It nor chills like his kindness, nor glows like his painting.'

He did not, we learn from himself, wear his feelings outside. 'I never,' he wrote to his niece Theophila Palmer, 'was a great professor of love and affection, and therefore I never told you how much I loved you.' Nor was he undistinguishing in his intimacies, and the flighty and eccentric Welshwoman was among the last persons he would have selected for his especial regard. But that his heart was not 'frigid,' though his manners were calm, is demonstrated beyond cavil by the warmth of affection he excited in his friends. He had been dead for five years when Burke put down his thoughts on him for the use of Malone, and as he wrote he blotted the paper with his tears. Malone himself was accustomed to make notes of remarkable sayings and facts. He concluded his memoranda on Feb. 28, 1792, with an imperfect account of the last illness of Reynolds. A blank of three years and a half then occurs in his manuscript, and in August, 1795, he resumed his old habit, with the remark that he had left off the practice in the interval to avoid the pain of reverting to the death of Sir Joshua. No 'frigid' heart was ever mourned so acutely and so long. Those who had passed away before him had equally felt the depth and

*Allan Cunningham misunderstood the observation. The cold and cautious nature,' he says, 'of Reynolds rendered him in the opinion of Johnson almost invulnerable.' Johnson, as Boswell expressly states, was speaking of Sir Joshua in a strain of high panegyric; and he called him invulnerable, because he was nearly faultless. To have said that he was 'invulnerable,' because he was callous and calculating, would have been censure instead of praise.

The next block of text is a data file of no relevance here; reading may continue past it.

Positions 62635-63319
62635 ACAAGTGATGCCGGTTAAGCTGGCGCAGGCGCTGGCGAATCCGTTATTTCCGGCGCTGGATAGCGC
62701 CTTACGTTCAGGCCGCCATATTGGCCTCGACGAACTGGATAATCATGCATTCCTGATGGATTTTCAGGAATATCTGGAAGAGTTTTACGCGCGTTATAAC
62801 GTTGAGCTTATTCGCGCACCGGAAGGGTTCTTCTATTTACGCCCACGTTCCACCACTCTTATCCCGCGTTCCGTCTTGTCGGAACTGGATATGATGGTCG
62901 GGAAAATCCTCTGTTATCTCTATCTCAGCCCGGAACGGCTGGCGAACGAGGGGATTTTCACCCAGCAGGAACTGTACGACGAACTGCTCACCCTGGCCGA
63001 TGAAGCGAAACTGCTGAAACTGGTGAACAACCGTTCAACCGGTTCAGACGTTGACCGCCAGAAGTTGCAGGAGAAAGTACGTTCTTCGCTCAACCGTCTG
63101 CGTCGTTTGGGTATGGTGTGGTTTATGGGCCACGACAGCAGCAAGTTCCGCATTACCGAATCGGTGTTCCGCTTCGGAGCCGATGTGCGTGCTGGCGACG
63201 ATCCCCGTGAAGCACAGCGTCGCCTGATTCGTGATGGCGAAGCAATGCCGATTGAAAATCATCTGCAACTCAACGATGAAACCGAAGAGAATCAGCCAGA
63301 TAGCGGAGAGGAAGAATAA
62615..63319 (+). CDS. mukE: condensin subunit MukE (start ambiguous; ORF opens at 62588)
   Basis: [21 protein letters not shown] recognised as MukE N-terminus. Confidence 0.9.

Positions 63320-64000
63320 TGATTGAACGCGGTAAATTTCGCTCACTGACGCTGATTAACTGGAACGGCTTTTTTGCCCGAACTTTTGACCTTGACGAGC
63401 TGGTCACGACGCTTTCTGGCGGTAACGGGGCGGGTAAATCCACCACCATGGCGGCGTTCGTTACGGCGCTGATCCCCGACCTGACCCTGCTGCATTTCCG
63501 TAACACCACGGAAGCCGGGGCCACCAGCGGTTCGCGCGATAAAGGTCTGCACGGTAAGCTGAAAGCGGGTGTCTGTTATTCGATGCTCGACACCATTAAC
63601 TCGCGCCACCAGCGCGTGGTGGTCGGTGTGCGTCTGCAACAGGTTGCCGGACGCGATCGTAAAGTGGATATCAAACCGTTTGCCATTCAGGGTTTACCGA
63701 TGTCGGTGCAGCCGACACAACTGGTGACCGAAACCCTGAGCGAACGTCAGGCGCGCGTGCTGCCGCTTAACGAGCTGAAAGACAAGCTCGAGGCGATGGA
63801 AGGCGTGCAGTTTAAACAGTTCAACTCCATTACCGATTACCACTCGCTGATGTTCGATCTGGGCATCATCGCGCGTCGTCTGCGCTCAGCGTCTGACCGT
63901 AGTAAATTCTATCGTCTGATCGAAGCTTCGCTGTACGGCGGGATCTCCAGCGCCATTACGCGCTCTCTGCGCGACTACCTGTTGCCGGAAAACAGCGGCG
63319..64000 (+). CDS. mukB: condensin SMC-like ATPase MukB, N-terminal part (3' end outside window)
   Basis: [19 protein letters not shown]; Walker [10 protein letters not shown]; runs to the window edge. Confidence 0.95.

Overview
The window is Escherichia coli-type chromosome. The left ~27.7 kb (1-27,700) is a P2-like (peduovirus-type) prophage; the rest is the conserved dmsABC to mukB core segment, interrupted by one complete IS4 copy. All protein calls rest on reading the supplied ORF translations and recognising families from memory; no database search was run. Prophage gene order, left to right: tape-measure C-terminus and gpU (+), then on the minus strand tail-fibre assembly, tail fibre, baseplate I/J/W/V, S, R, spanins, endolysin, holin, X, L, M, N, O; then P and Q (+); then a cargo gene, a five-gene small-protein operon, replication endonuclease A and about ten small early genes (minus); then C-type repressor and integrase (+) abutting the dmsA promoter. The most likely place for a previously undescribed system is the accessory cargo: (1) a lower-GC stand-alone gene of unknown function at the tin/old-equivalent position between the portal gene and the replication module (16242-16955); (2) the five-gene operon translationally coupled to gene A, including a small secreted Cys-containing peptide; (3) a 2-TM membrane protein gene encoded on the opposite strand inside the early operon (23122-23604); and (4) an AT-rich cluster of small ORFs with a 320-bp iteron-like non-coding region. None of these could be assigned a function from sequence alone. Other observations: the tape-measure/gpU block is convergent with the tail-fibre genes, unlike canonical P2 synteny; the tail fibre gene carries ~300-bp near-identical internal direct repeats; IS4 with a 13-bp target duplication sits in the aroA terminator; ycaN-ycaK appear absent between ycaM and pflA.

truth of his attachment. He had been ill in 1764; and Johnson, on hearing of his recovery, wrote to him: If I should lose you, I should lose almost the only person whom I call a friend.' Goldsmith told the public that his sole motive in dedicating the 'Deserted Village' to Reynolds, was to indulge his affections. The only dedication,' Goldsmith continues, 'I ever made was to my brother, because I loved him better than most other men. He is since dead. Permit me to inscribe this poem to you.' Cold hand, warm heart,' has passed into a proverb; and Reynolds is an example that, if often false, it is sometimes signally true. The imputation of Mrs. Thrale, like so many others, entirely fails. Not one serious charge has yet been brought against Sir Joshua, whether in malice or misapprehension, from which he cannot be triumphantly defended; and we may adopt almost literally the loving couplet of Goldsmith,

'Here Reynolds is laid, and to tell you my mind,
He has not left a wiser or better behind.'

ART. V.-The Albert Nyanza; Great Basin of the Nile, and exploration of the Nile Sources. By Samuel White Baker, M.A., F.R.G.S., Gold Medallist of the Royal Geographical Society. London, 1866.

WE hail with pleasure the appearance of this record of


Mr. Baker's expedition in search of the great lake in Equatorial Africa, in the endeavour to reach which he spent nearly four years of his enterprising life. The undertaking involved an almost unparalleled amount of anxiety and difficulty, but it was ultimately crowned with complete success. fitted out entirely at his own expense a costly expedition, receiving no pecuniary support whatever either from the public or the Government, and it has resulted in some very important additions to our knowledge of Equatorial Africa, and more particularly of the Basin of the Nile. In a former number of the 'Quarterly Review,'* we were enabled to refer, but only in a very cursory manner, to the successful labours of this most energetic explorer. If we were, and still are, unable to assent to all the conclusions which Mr. Baker drew from his discovery, we must at all events emphatically express our high appreciation of the qualities which enabled him to

* No. 237.


triumph over difficulties which would have daunted most other men, and to accomplish the great object of his exploration. Mr. Baker had not been unknown to fame before